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Diving Deeper

Nuclear Research and Development

Related Focus Area: Advanced Nuclear Energy

Nuclear Research and Development activities in the United States are performed in an almost completely applicant-driven process and can result in siloed and limited applications. While nuclear research activities aimed at commercialization will generally arise from the applicants and vendors, a key challenge is to deploy limited public money in a way that is strategic and maximizes benefits across the field.

In recent years and months, significant research and development funding has been applied towards numerous nuclear applications and to the benefit of numerous nuclear companies and startups. Clean Air Task Force activities under this focus area seek to make recommendations and provide data that ensures the benefit of this funding is felt across the nuclear development community and limited funding is utilized as effectively as possible. Current projects and activities under this focus area are:

  • United States Generation III/IV Research and Development Recommendations – The domestic nuclear vendor market is becoming a quickly crowded space, a paradigm never before seen. This unprecedented growth has been tempered by the need for many designs and companies to spend millions (if not billions) of dollars on experiments, testing, simulation, etc. The application of the limited domestic funding for the commercialization of Generation III/IV designs requires concerted thought and planning. Clean Air Task Force recommendations in this area would accelerate commercialization and push for the funding of cross-cutting research and development applications in lieu of more singular applications.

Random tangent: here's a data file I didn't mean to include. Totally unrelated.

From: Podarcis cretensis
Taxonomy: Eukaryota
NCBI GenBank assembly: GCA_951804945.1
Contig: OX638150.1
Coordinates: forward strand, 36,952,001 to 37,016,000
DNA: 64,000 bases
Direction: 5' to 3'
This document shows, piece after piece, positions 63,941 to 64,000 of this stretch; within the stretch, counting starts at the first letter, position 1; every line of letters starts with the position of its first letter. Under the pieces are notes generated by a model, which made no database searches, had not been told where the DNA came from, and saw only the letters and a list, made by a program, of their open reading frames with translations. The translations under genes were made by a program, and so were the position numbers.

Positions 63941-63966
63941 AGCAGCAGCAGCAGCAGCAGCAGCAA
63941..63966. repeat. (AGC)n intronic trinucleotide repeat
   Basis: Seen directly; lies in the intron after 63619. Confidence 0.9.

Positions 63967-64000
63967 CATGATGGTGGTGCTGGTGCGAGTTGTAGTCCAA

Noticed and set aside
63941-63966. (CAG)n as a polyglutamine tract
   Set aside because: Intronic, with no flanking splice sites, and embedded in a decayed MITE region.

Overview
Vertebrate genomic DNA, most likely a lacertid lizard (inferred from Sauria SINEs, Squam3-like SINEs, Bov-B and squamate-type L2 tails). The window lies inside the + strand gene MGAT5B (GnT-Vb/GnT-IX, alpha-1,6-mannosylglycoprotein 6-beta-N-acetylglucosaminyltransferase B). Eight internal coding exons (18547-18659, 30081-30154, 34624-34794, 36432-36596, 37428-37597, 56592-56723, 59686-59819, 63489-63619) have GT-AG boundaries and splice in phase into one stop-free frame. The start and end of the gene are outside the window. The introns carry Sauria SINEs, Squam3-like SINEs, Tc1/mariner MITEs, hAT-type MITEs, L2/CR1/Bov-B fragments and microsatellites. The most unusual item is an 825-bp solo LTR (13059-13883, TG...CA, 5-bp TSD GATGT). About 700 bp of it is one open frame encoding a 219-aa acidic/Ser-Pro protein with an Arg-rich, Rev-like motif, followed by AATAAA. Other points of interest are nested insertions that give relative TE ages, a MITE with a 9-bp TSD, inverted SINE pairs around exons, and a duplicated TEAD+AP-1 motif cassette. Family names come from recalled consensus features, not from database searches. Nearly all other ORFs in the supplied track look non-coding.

• International Fusion Research and Development Recommendations – Similarly, the Fusion community is growing at an unprecedented and staggering rate. However, the variability and technical challenges in this community limit the ability of funders (whether public or private) to understand and prioritize. Clean Air Task Force recommendations and research in this area would seek to provide better understanding of the many facets of this community, where funding could best be applied, and how best to achieve commercialization.
  • Thermal Storage – Current commercial nuclear power plants are designed to operate most effectively and economically when always producing electricity. However, increased variability in grid distribution due to the increased reliance on intermittent energy sources in markets where subsidies have driven significant intermittent generation deployment has changed the economic environment for nuclear power plants. In these markets, the ability of nuclear plants to operate most economically when always at full power, once an advantage, can now be a detriment. As gains continue in intermittent energy usage, the economics of current commercial nuclear power plants will become more challenged. Clean Air Task Force research and recommendations in this area would seek to explore realistic potential thermal storage options to pair with current generation nuclear power plants to improve their economics and overall access to clean, on-demand electricity.